In vivo activity was assessed in multiple phases. During Phase 1, one animal received a single dose of vehicle (1% porcine serum in 1 X PBS), histamine (1 mg/dose site), rpIL4 (5-20 µg/dose site), rpIL-13 (5-20 µg/dose site), rpIL-4/rpIL-13 combination (2.5- 20/2.5-20 µg dose site) to assess dermal irritation. During Phase 2, animals received daily intradermal injections of vehicle or rpIL-4 (2-6 µg/dose site) for a period of 5 days. During Phase 3, one animal received daily intradermal injections of rpIL-13 (2-6 µg/dose site) for a period of 5 days. Photographs were taken of the dose sites to characterize the reaction at approximately 5, 20, and 60 minutes post dose. Phase 2 and Phase 3 animals were euthanized, and dose sites were collected and preserved in 10% NBF for H&E staining and histopathological analysis.

Results

Peripheral Blood Mononuclear Cells (PBMC) isolated from female Hanford minipigs demonstrated approximately a 4-fold increase in STAT6 phosphorylation when challenged with rpIL-4, but not rpIL-13 when measured by ELISA (Table 1). STAT6 phosphorylation demonstrated a 2 fold increase when treated with rpIL-4 when measured by Flow Cytometry, but STAT1 and STAT3 phosphorylation were not significantly increased in rpIL-4 or rpIL-13 treated cells (Figure 1).

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When female Hanfords received a single intradermal dose of rpIL-4 or rpIL-13, erythema and edema was not different from vehicle control dose sites (Figure 2). However, repeat intradermal injections for a period of five days did elicit increased erythema and edema in rpIL-4 dose sites relative to vehicle control, but not rpIL-13 dose sites (Figures 3, 4). The peak irritation was observed approximately 5 minutes after dose administration, similar to histamine injections in minipigs. Interestingly, perivascular and dermal lymphocytes were observed in ~25-38% of rpIL-4 and rpIL-13 dose sites, but were not present in the vehicle control sites. Perivascular eosinophils were observed in ~25% of the rpIL-4 dose sites, while not observed in vehicle or rpIL-13 dose sites. However, these differences were minimal, and did not demonstrate lesions typical of atopic dermatitis. Representative photographs for histopathology of sites dosed with rpIL-4 and rpIL-13 are shown in Figures 5-10.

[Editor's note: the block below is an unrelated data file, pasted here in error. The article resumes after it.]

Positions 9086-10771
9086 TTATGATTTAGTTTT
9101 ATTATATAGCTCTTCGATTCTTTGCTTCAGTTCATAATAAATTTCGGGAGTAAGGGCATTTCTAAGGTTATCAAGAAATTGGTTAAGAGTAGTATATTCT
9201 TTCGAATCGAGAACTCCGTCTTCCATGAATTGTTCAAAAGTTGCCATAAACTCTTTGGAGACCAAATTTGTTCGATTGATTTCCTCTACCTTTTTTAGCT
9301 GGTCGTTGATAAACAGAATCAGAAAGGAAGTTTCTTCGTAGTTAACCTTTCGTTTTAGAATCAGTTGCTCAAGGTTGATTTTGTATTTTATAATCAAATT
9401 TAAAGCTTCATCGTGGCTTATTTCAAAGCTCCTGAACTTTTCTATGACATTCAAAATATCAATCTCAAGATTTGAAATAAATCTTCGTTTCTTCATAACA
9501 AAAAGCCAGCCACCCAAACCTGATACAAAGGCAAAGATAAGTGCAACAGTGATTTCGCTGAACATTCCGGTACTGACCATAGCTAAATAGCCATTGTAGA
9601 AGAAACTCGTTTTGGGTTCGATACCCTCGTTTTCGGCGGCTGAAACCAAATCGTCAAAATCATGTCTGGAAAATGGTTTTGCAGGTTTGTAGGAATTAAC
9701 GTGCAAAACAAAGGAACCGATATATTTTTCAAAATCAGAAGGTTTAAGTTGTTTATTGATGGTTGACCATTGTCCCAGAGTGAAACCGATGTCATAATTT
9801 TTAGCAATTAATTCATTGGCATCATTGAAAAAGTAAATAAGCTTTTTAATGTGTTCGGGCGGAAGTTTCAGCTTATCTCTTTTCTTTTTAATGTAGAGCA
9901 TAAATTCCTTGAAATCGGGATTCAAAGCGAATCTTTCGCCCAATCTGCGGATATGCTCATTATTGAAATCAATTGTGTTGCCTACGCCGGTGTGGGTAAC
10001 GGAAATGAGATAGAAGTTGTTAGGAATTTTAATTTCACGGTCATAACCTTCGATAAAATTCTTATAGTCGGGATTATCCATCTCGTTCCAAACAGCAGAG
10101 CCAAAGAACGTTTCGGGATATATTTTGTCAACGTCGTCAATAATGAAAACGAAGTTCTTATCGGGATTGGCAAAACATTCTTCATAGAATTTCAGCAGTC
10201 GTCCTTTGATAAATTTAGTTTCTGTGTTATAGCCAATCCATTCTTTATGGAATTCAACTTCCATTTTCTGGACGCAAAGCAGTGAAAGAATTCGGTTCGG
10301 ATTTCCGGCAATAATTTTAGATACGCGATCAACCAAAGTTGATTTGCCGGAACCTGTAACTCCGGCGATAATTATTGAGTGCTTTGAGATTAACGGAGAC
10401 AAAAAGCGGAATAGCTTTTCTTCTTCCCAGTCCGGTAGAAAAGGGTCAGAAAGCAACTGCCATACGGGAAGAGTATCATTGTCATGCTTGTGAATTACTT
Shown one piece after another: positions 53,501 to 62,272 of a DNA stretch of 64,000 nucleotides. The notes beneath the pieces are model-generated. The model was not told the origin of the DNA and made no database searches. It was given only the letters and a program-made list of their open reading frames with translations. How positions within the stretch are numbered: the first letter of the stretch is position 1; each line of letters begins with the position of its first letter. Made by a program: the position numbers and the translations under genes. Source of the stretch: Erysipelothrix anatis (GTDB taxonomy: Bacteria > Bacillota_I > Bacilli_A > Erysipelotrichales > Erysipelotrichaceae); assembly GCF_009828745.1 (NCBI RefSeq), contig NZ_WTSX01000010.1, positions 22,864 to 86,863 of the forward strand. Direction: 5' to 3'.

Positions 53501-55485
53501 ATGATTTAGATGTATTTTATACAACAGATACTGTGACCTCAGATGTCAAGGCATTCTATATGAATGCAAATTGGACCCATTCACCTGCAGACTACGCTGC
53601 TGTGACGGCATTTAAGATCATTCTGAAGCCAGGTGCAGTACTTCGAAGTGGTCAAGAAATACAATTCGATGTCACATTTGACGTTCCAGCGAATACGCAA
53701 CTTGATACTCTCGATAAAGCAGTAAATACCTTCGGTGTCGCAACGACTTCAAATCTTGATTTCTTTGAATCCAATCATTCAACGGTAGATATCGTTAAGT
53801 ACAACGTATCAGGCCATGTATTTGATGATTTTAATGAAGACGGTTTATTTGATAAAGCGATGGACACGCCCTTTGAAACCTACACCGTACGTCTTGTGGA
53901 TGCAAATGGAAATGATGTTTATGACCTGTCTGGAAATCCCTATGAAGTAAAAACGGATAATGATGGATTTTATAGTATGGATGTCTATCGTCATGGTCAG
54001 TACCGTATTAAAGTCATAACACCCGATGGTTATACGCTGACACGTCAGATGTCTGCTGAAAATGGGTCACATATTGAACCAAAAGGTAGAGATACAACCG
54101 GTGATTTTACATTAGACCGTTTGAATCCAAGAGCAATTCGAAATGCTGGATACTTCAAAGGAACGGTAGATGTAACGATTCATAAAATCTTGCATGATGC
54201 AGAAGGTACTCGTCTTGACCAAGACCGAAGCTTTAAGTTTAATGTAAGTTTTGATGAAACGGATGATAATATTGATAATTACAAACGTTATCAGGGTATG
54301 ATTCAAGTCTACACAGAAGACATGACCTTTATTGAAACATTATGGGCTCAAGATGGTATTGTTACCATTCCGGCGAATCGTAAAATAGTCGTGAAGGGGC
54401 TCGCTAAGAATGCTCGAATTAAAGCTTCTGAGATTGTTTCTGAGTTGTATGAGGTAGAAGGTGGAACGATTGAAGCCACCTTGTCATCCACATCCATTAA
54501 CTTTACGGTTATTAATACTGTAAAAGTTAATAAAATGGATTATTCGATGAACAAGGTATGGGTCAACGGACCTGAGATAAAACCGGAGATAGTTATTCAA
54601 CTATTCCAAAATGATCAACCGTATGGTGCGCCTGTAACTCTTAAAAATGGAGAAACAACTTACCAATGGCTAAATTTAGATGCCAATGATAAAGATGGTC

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Discussion

This study demonstrated in vitro and in vivo activity of rpIL-4 in Hanford minipigs, while rpIL-13 did not appear to demonstrate the similar effects. These results demonstrate that rpIL-4 can induce signal transduction via STAT-6 phosphorylation in minipig PBMC, and ultimately lead to mild inflammation when injected intradermally. The histopathology suggests that that intradermal injection of rpIL-4 and rpIL-13 may be capable of recruiting lymphocytes to dermal tissues. While 5 days of repeat intradermal injections of either rpIL-4 or rpIL-13 did not result in characteristic lesions associated with atopic dermatitis, histopathology findings demonstrate the potential for biological activity of both cytokines. It may require a longer dosing period, greater dose concentration, or increase in dosing frequency to create a porcine model of atopic dermatitis.

References

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  2. Boguniewicz, M. and D.Y. Leung, Atopic dermatitis: a disease of altered skin barrier and immune dysregulation. Immunol Rev, 2011. 242(1): p. 233-46.
  3. Gittler, J.K., et al., Progressive activation of T(H)2/T(H)22 cytokines and selective epidermal proteins characterizes acute and chronic atopic dermatitis. J Allergy Clin Immunol, 2012. 130(6): p. 1344-54.
  4. Beck, L.A., et al., Dupilumab treatment in adults with moderate-to-severe atopic dermatitis. N Engl J Med, 2014. 371(2): p. 130-9.
  5. Jin, H., et al., Animal models of atopic dermatitis. J Invest Dermatol, 2009. 129(1): p. 31-40.
  6. Avci, P., et al., Animal models of skin disease for drug discovery. Expert Opin Drug Discov, 2013. 8(3): p. 331-55.
  7. Stricker-Krongrad, A., C.R. Shoemake, and G.F. Bouchard, The Miniature Swine as a Model in Experimental and Translational Medicine. Toxicol Pathol, 2016. 44(4): p. 612-23.